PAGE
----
Speaker: Dr. Raj Madhavan

Founder & CEO of Humanitarian Robotics Technologies, LLC

Speech title: Robotics for Societal Good: Humanitarian Technologies, Sustainability, and Public Policy Challenges

 

Abstract

Robotics & Automation (R&A) technologies have the potential to transform and positively impact the lives of several people around the globe by addressing some of the most pressing and unsolved needs of humanity, thereby elevating their Quality of Life (QoL). Many of the existing R&A technologies are at a sufficient level of maturity and are widely accepted by the academic (and to a lesser extent by the industrial) community after having undergone the scientific rigor and peer reviews that accompany such works. Yet, several of these frameworks, when subjected to the demands of deployment in practical situations, reveal their brittleness and lack of robustness (e.g. Deepwater Horizon oil spill in the Gulf of Mexico and the Fukushima Daiichi nuclear disaster). I believe that most of the past and current research and development efforts in robotics and automation are squarely aimed at increasing the Standard of Living (SoL) in developed economies where housing, running water, transportation, schools, access to healthcare, to name a few, are taken for granted. Humanitarian R&A, on the other hand, can be taken to mean technologies that can make a fundamental difference in people’s lives by alleviating their suffering in times of need such as during natural or man-made disasters or in pockets of the population where the most basic needs of humanity are not met, thus improving their QoL and not just SoL.
His current work focuses on the applied use of robotics and automation technologies for the benefit of under-served and under-developed communities by working closely with them to develop solutions that showcase the effectiveness of R&A solutions in domains that strike a chord with the beneficiaries. This is made possible by bringing together researchers, practitioners from industry, academia, local governments, and various entities such as the IEEE Robotics Automation Society’s Special Interest Group on Humanitarian Technology (RAS-SIGHT), NGOs, and NPOs across the globe. He will share some of his efforts and thoughts on challenges that need to be taken into consideration including sustainability of developed solutions and underlying public policy issues.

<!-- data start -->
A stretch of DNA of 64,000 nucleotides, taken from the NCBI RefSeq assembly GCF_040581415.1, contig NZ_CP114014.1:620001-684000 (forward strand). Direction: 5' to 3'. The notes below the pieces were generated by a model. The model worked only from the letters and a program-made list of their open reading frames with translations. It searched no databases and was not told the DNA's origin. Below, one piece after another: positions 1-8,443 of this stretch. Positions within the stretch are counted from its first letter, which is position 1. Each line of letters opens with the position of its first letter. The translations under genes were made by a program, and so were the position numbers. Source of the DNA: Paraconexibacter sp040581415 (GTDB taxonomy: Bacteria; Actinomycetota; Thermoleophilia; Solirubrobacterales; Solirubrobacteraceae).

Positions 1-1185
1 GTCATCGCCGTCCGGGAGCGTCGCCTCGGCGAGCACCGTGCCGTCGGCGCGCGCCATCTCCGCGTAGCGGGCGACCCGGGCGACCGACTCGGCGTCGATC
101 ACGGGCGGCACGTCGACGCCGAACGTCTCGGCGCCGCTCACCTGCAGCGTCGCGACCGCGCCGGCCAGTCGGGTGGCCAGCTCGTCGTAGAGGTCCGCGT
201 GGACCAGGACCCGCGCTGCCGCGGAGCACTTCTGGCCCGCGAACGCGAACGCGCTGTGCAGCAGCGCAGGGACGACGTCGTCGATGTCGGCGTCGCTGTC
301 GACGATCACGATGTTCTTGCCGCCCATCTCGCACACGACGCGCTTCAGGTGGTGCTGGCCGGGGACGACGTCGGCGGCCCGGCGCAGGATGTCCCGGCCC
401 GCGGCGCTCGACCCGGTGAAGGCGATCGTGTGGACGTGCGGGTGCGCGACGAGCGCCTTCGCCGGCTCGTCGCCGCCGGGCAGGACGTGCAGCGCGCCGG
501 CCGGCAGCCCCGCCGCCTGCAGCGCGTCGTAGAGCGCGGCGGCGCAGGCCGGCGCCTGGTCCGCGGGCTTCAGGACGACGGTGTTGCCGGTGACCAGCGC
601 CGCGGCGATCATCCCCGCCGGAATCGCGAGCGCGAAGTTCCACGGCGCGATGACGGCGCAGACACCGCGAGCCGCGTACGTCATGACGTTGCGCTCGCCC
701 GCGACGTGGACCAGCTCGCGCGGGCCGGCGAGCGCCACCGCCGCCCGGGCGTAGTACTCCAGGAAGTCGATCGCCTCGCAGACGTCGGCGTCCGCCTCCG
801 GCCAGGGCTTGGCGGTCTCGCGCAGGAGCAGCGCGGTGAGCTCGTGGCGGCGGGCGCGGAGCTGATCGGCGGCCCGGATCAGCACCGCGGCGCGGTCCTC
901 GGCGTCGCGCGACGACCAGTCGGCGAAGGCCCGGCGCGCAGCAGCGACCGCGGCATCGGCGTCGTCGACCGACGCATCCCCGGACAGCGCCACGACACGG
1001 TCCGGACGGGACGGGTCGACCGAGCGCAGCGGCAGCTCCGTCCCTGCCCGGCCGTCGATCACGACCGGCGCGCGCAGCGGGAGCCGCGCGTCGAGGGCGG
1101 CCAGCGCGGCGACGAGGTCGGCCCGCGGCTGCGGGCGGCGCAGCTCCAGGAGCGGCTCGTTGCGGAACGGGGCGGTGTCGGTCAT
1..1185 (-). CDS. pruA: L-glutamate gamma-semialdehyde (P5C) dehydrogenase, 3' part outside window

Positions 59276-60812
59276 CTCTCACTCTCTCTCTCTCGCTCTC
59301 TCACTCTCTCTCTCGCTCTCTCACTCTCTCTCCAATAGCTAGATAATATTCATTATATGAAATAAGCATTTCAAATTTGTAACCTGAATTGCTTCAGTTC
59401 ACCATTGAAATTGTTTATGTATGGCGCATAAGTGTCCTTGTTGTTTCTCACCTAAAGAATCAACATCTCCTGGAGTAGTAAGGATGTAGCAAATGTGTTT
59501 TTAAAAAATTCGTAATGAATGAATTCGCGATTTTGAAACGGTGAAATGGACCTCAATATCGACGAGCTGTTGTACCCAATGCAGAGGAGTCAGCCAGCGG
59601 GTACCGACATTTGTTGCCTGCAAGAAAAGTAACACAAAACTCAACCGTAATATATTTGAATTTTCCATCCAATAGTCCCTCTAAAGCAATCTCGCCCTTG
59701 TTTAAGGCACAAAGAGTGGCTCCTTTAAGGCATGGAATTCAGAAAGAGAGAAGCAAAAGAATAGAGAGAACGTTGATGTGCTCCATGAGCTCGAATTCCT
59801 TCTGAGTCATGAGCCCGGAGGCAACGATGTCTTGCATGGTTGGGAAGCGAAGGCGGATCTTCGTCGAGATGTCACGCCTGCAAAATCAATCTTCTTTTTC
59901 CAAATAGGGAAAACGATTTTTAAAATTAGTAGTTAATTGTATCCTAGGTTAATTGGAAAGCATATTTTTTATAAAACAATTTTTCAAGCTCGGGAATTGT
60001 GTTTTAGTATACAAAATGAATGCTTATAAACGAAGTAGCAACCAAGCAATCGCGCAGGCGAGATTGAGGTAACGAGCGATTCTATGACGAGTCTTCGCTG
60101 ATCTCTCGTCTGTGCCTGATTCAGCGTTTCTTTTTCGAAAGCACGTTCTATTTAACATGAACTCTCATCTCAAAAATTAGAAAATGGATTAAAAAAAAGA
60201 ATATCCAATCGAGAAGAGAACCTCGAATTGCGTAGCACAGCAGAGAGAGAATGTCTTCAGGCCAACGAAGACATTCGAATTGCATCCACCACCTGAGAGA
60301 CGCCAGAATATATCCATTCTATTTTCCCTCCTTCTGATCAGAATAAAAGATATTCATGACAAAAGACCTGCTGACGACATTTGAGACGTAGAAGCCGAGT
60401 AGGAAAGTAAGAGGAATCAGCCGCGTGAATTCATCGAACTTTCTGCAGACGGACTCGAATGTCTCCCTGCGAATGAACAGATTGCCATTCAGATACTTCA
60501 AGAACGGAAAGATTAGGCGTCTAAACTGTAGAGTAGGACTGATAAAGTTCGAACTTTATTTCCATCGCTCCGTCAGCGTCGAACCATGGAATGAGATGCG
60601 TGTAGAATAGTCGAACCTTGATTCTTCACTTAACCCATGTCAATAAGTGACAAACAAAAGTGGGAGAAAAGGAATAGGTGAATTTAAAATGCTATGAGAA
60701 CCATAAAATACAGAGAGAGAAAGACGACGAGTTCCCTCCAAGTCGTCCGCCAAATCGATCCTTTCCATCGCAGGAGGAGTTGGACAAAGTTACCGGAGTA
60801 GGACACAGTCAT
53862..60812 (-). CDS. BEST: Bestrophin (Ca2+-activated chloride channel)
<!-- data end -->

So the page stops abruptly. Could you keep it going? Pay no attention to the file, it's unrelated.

Speaker: Dr.José Gallardo Arancibia

Staff member of the System Engineering and Computers Department at Universidad Catolica del Norte, in the city of Antofagasta, Chile

 

Speech title: "The anti-personnel mines in Chile, history, efforts to disable them , the impact and projections of Minesweepers Chile in the community

 

Abstract:
The historical circumstances that had as a consequence, the sow of anti-personnel mines along the Chilean borders, and the efforts that now are done for their disabling according to the compromises acquired by the country after the subscription and ratification of the Ottawa convention, the presentation is ended with a report of the impact and projections of the first south American tournament about humanitarian mine disabling Minesweepers 2016
The anti-personnel mines in Chile, history, efforts to disable them and the impact and projections of Minesweepers Chile in the community

 

Speaker: Dr. Frank Podd
lecturer in the School of Electrical and Electronic Engineering at the University of Manchester, England


Speech title: "Clutter rejection in the detection of anti-personnel landmines "

 

Abstract
Removing landmines is a slow process. Each detected signal must be investigated with equal caution, resulting in a great deal of careful digging. Since there are many more "clutter" objects than mines in the ground, a system that can identify clutter objects, i.e. signals that do not need to be investigated further, would drastically improve the clearance times of minefields.
One of the ways this is done by the military is by using a dual mode system. This talk presents a low cost dual mode system, designed for the humanitarian detection of anti-personnel landmines. It is a state of the art approach, combing a characterizing metal detector with a tomographic ground penetrating radar system. We invite partners for applying and adapting the technology to Egyptian minefields.

 

 

 

 

Speaker: Eng.Muhammad Aly

R & D Engineer at Innovision Systems

 

Tutorial session: "Robot Operating System (ROS) "

 

Abstract:

ROS is an open-source, meta-operating system for your robot. It provides the services you would expect from an operating system, including hardware abstraction, low-level device control, implementation of commonly-used functionality, message-passing between processes, and package management. It also provides tools and libraries for obtaining, building, writing, and running code across multiple computers.